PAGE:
in full assurance of faith, having our hearts sprinkled to cleanse us
      from a guilty conscience and having our bodies washed with pure water.
  • ____ Happiness–a quality or state of being happy, good
    fortune, pleasure, contentment; joy.

    • James 5:13–Is any one of you in trouble? He should pray. Is anyone
      happy? Let him sing songs of praise.
  • ____ Jealousy–resentfulness or enviousness–as of another’s
    success, achievements, advantages; inclined to resentment or suspicions.

    • Galatians 5:19-20–The acts of the sinful nature are obvious . .
      . idolatry and witchcraft; hatred, discord, jealousy, fits of rage, selfish
      ambition, dissensions, factions . . .
    • 2 Corinthians 11:2–I am jealous for you with a godly jealousy.
      I promised you to one husband, to Christ, so that I might present you
      as a pure virgin to him.
  • ____ Joy–a feeling or state of great delight or gladness,
    as caused by something exceptionally good or satisfying; keen pleasure.

    • Psalms. 4:7–You have filled my heart with greater joy than when
      their grain and new wine abound.
    • 2 John. 4–I have no greater joy than to hear that my children are
      walking in the truth.
  • ____ Pride–self-respect, self-esteem–a feeling of gratification
    aroused from association with something good or laudable.

    • Proverbs 16:18–Pride goes before destruction, a haughty spirit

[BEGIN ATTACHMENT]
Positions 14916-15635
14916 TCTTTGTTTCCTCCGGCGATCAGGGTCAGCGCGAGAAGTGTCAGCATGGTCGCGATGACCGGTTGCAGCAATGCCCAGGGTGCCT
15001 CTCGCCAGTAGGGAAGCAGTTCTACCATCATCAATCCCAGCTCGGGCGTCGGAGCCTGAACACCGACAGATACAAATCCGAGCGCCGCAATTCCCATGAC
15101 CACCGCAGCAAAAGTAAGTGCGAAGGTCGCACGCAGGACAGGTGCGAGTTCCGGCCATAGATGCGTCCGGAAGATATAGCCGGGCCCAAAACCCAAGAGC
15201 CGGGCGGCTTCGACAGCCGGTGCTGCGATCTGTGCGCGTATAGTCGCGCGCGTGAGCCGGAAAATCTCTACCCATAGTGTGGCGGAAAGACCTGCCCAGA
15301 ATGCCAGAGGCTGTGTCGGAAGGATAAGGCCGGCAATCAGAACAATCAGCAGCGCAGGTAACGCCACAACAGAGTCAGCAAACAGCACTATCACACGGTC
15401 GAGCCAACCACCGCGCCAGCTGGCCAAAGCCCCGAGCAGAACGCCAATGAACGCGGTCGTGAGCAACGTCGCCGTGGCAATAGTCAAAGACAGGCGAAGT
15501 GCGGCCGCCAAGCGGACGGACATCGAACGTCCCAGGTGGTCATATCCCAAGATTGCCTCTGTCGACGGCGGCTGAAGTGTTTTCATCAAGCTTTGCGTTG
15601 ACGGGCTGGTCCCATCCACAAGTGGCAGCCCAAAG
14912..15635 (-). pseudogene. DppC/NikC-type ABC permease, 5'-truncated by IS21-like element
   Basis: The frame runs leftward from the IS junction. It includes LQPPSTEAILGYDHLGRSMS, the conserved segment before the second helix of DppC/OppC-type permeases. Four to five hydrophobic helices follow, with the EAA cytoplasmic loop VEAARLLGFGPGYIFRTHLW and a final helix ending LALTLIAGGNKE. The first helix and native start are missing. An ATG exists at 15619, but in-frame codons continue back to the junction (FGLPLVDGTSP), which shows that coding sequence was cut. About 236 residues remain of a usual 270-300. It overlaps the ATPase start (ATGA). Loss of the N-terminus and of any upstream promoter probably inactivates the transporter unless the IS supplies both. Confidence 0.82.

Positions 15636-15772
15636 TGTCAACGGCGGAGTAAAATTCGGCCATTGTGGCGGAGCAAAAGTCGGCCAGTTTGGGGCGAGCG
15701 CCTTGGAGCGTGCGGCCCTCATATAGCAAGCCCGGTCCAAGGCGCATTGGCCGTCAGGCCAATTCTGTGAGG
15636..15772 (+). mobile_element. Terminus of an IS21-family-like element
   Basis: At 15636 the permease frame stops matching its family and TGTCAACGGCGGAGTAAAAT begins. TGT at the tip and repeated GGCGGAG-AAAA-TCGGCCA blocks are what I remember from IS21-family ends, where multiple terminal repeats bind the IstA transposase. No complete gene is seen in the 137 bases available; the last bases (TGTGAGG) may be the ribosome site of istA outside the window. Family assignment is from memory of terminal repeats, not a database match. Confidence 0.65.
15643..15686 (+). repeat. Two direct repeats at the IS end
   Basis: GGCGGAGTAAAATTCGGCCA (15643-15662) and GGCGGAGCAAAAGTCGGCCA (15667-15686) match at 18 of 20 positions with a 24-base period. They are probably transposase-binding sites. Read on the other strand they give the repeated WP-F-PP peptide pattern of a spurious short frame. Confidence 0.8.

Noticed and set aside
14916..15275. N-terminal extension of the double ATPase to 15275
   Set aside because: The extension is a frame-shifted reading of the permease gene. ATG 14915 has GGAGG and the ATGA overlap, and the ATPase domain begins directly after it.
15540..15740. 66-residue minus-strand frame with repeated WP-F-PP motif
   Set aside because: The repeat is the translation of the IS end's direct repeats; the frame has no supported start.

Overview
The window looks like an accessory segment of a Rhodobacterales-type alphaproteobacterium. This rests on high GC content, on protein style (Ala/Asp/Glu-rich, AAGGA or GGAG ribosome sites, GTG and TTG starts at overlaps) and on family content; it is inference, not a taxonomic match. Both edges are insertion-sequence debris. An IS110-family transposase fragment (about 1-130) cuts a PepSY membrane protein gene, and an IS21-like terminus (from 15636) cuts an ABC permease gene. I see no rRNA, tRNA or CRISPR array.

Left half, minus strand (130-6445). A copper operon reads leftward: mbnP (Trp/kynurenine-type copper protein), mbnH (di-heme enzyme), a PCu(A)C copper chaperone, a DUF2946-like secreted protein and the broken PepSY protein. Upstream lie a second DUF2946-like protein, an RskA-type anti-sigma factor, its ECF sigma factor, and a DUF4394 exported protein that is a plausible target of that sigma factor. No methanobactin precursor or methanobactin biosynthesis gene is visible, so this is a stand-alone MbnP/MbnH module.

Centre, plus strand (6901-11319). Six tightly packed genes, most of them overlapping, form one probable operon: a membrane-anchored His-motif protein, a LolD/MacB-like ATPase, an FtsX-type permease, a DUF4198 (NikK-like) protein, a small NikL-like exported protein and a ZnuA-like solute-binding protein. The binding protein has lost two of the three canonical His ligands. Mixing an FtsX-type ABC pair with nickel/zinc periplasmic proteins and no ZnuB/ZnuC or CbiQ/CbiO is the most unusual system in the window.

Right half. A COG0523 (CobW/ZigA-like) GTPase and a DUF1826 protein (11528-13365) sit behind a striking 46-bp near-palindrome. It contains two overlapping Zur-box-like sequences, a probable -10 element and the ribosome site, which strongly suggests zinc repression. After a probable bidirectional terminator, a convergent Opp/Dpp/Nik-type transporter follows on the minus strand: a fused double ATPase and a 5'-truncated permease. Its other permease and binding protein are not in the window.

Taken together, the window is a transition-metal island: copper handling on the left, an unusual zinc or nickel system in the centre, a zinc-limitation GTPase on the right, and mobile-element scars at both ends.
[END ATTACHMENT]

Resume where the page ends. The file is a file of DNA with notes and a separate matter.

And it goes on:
before a fall.
  • ____ Sadness–a state of being afflicted by grief or unhappiness,
    of being sorrowful or mournful.
  • ____ Tension–mental or emotional strain; intense, suppressed
    suspense, anxiety, or excitement; could be positive or negative.
  • ____ Worry–feeling of uneasiness or anxiousness; to torment
    oneself with or suffer from disturbing thoughts; to fret, to be disturbed,
    to lose peace of mind, to be bothered, or tormented.

    • Mt. 6:25-27– “Therefore I tell you, do not worry about your
      life, what you will eat or drink; or about your body, what you will wear.
      Is not life more important than food, and the body more important than
      clothes? Look at the birds of the air; they do not sow or reap or store
      away in barns, and yet your heavenly Father feeds them. Are you not much
      more valuable than they? Who of you by worrying can add a single hour
      to his life?

5. Behavioral Response: Steps to Burnout

There is perhaps no greater internal threat to the life and leadership of a